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Maryland Geological Survey, Volume 1, 1897
Volume 423, Page 61   View pdf image (33K)
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to be prosecuted with such means alone as he could otherwise
command. "

The Geologist, on the other hand, was enabled to begin his investi-
gations at once upon his appointment. He proceeded as soon as the
season would permit to the eastern shore of Maryland, where he made
a survey of Talbot, Caroline and Queen Anne's counties, and later in
the season crossed to southern Maryland, where he surveyed the shore
of the Potomac in Prince George's and Charles counties. Much
attention was devoted to the marl deposits of the area visited.

" An act to provide for the completion of the new map and geo-
logical survey of this state" having been passed by the General
Assembly in March, 1835, the investigations of the survey were con-
tinued uninterruptedly. The State Geologist revisited the eastern
shore and made geological examinations of Dorchester, Somerset and
Worcester counties, and later of St. Mary's county, a full account of
which is given in the report for the year. This report also contains
the first announcement of the existence of greens and marl or " Jersey
marl " (Cretaceous) in Kent and Cecil counties.

The Topographical Engineer was compelled during the season of
1835 to continue his surveys in connection with various plans for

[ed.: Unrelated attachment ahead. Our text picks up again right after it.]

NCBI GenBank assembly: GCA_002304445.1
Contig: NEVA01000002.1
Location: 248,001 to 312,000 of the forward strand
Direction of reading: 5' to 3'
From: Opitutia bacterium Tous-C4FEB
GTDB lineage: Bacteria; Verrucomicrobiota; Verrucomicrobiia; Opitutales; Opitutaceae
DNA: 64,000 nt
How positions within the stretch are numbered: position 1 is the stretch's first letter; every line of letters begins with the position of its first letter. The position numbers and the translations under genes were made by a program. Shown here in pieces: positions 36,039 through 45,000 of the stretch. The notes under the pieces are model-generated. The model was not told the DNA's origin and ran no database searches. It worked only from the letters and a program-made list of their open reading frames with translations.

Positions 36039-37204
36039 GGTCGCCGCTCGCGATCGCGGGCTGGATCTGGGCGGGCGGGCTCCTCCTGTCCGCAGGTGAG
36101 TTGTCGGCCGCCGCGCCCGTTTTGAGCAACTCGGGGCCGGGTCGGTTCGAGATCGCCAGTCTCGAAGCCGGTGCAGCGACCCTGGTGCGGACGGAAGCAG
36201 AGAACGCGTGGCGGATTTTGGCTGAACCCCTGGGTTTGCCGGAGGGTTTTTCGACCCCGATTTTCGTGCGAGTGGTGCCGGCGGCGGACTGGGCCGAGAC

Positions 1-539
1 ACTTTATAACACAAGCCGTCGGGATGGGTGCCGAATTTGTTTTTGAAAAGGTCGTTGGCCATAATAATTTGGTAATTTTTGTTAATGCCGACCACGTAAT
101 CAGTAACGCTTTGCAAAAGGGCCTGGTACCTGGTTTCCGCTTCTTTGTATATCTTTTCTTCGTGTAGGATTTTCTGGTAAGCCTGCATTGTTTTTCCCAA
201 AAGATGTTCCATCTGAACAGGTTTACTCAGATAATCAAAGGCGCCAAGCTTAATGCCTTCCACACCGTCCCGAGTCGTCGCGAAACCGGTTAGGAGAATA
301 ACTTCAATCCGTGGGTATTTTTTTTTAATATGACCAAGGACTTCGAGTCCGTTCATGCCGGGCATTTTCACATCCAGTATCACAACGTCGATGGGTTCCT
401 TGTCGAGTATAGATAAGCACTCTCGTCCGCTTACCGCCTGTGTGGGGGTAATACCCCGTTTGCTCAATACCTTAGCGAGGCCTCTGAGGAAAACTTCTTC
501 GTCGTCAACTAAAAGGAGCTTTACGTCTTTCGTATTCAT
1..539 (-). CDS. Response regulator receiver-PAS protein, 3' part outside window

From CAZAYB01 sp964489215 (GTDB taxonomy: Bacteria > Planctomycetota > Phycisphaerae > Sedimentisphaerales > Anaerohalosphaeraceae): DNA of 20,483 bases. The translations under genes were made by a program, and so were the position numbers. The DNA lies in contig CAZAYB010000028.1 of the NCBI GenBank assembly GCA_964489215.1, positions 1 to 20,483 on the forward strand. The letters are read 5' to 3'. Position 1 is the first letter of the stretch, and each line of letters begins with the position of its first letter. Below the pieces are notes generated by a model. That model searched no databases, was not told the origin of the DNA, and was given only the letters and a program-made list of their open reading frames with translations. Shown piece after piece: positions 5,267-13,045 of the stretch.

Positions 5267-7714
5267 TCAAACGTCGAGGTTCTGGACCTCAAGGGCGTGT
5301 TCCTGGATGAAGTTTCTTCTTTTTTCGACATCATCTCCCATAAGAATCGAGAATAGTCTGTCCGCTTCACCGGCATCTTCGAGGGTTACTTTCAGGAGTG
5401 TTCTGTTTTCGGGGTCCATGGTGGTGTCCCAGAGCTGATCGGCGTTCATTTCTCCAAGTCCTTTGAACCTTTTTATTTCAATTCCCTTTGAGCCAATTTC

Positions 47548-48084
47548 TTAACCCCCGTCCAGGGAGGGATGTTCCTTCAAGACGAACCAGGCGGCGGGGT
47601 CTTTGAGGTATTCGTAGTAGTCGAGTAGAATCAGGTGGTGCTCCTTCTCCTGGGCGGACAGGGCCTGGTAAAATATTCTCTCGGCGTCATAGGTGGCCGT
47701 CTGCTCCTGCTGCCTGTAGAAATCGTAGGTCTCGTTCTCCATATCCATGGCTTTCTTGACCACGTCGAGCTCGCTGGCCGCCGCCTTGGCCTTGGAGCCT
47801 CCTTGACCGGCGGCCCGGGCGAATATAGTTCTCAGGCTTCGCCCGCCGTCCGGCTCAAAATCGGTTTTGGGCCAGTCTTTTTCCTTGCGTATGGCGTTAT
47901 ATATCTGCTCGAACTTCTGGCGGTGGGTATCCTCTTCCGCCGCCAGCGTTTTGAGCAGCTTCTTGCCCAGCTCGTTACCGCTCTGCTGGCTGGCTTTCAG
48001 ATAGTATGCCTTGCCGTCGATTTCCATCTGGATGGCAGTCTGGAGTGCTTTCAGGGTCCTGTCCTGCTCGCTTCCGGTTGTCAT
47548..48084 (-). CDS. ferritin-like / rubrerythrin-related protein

further internal improvements, so that his time was again interfered
with in the preparation of the new map of the state. In addition to
several maps which were prepared for special surveys, he, however,
completed a topographical map of Dorchester, Somerset and Wor-
cester counties on the scale of 1: 211200 with 4-foot contour lines, and
a similar topographic map of St. Mary's, Charles and part of Prince
George's counties on the scale of 1: 200000 with 10-foot contour lines.
Both of these maps had geological data placed upon them and were
published in the report of the State Geologist.

The State Geologist during 1836 completed the survey of Calvert
county and extended his observations into Anne Arundel, Prince
George's and St. Mary's counties, where he likewise announced the
discovery of extensive deposits of marl. A special visit was made to
Allegany county, and in his report for the year an account is given
of the Frostburg basin with its coal and iron deposits.


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Maryland Geological Survey, Volume 1, 1897
Volume 423, Page 61   View pdf image (33K)
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